'No-dig' sewer pipe repairs cost less, preserve yards
by Nick McLain
Cured-in-place pipe technology allows contractors to make sewer and water line repairs with minimal disturbance to streets, sidewalks and landscaping. A robotically controlled cutting device reconnects the sewer line to the main after the new lining is put in. The new epoxy lining is jointless and corrosion resistant, unlike most conventional pipes.
Illustration courtesy of Insituform Technologies Inc.
Earlier this year, Jim Braun of Stockbridge [Ga.] started seeing leaks in his basement, and a subsequent camera inspection revealed a fist-sized hole in the sewer line.
With the pipe buried 17 feet underground in his front yard, conventional digging to access it would require special equipment, storage of large amounts of dirt on the street and sidewalk and a $20,000 to $30,000 price tag.
"The dig would have destroyed my front yard," Braun says. "It would have been a huge hassle."
Highly rated Mr. Plumber in Marietta [Ga.] came to his rescue, Braun says, when they offered "no-dig" trenchless sewer and gas line repairs, a technology that's gaining popularity.
Joe Hayes, a service manager for Mr. Plumber, says his company performs about 200 trenchless repairs a year, or 10 percent of the jobs, utilizing cured-in-place pipe (CIPP) technology to reline damaged sewer pipes.
The process uses a fiberglass tube coated wth epoxy resin that's inserted into the damaged pipe and blown up like a balloon. After a few hours, the epoxy hardens and creates a "pipe within a pipe."
"It's similar to how a doctor does an angioplasty, repairing part of the artery from the inside," Hayes says. "It's better and stronger than the host pipe."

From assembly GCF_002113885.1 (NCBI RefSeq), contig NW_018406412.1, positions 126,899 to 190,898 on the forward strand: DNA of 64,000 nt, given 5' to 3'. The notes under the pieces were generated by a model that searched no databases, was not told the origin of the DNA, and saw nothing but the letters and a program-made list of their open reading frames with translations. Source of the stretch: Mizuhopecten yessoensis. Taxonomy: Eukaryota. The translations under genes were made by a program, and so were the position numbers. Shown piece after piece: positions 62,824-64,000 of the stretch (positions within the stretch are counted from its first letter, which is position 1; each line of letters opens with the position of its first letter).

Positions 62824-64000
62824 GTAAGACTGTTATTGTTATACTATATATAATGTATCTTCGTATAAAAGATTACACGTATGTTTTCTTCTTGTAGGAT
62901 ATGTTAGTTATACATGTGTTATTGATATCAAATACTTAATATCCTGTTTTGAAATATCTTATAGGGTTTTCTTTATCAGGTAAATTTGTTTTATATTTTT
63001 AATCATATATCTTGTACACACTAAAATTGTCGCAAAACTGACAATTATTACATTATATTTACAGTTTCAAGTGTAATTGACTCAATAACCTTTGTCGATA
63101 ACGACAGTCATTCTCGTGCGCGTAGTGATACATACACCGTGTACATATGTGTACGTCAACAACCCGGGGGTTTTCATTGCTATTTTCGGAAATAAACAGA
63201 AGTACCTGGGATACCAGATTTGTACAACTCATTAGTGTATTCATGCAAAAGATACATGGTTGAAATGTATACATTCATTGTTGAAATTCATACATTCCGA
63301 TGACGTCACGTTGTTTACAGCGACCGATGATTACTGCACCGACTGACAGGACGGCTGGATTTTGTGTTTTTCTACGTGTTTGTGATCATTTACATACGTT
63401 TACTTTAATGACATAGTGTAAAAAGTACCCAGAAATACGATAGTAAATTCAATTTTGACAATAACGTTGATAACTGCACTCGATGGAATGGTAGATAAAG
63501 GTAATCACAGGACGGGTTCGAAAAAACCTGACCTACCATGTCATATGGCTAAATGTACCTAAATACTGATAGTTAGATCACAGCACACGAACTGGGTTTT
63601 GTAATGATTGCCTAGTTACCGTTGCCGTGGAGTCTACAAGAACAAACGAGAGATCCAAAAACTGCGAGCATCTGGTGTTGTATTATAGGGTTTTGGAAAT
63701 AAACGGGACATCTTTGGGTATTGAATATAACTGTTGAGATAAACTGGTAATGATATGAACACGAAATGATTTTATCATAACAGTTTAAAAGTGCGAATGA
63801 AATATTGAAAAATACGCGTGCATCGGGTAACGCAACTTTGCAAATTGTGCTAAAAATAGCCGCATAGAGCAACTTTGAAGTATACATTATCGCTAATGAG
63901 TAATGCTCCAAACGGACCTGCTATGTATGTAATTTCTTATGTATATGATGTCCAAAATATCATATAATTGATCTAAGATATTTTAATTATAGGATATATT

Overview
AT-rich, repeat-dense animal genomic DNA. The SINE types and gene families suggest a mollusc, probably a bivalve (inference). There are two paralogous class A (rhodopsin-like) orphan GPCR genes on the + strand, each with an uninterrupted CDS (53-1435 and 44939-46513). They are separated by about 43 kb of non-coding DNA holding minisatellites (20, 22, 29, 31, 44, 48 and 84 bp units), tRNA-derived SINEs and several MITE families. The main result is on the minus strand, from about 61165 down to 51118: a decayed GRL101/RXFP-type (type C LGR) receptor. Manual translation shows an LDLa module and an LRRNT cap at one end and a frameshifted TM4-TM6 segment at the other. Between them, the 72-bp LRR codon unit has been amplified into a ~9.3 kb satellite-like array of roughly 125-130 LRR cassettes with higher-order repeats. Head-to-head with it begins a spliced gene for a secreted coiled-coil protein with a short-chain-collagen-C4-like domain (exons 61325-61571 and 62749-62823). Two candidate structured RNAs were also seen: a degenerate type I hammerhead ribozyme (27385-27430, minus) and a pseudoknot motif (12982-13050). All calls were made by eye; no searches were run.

Braun says the repair cost him only $3,400, and he avoided major disruptions to his landscape. "There have been no problems of any kind with the reliners - no backups, clogs, nothing," he says. "It protected my savings account, as well."
CIPP isn't the only trenchless technology available. Greg Greenlee, owner of highly rated Greenlee Plumbing Inc. in Braselton [Ga.], uses "pipe bursting," where an existing pipe is fractured and forced outward, while a new pipe is drawn in.
"It's definitely faster" than conventional methods, Greenlee says, adding that it costs roughly the same.
While he doesn't use it frequently, Greenlee likes to have it available for customers.
Although trenchless options can cost 30 to 50 percent more than conventional digging in some cases, Hayes says homeowners should consider how much money they save by not having to restore landscapes or hardscapes.
"Just one example: a customer's sewer line came out under the front steps, and if we had to remove the steps, it would have cost about $20,000 in restorative work," he says.
CIPP technology reduces the pipe's diameter by about one-eighth of an inch, but Hayes says it doesn't affect flow capacity. Relining can actually benefit flow capacity, he says, as there are no joints or seams that separate over time.
Not all jobs qualify for CIPP. "If you have a sewer line without a positive pitch (sloping toward the house from the sewer main), a reline wouldn't help," Hayes says, adding that a crushed sewer line also would disqualify using CIPP.
Karen Adair of Marietta [Ga.] calls the trenchless repair option a "godsend," after Mr. Plumber used it on her pipes in March. Adair paid $3,000, whereas conventional digging would have cost her $6,000. The relining also came with a lifetime warranty. "It's an exciting technology," she says.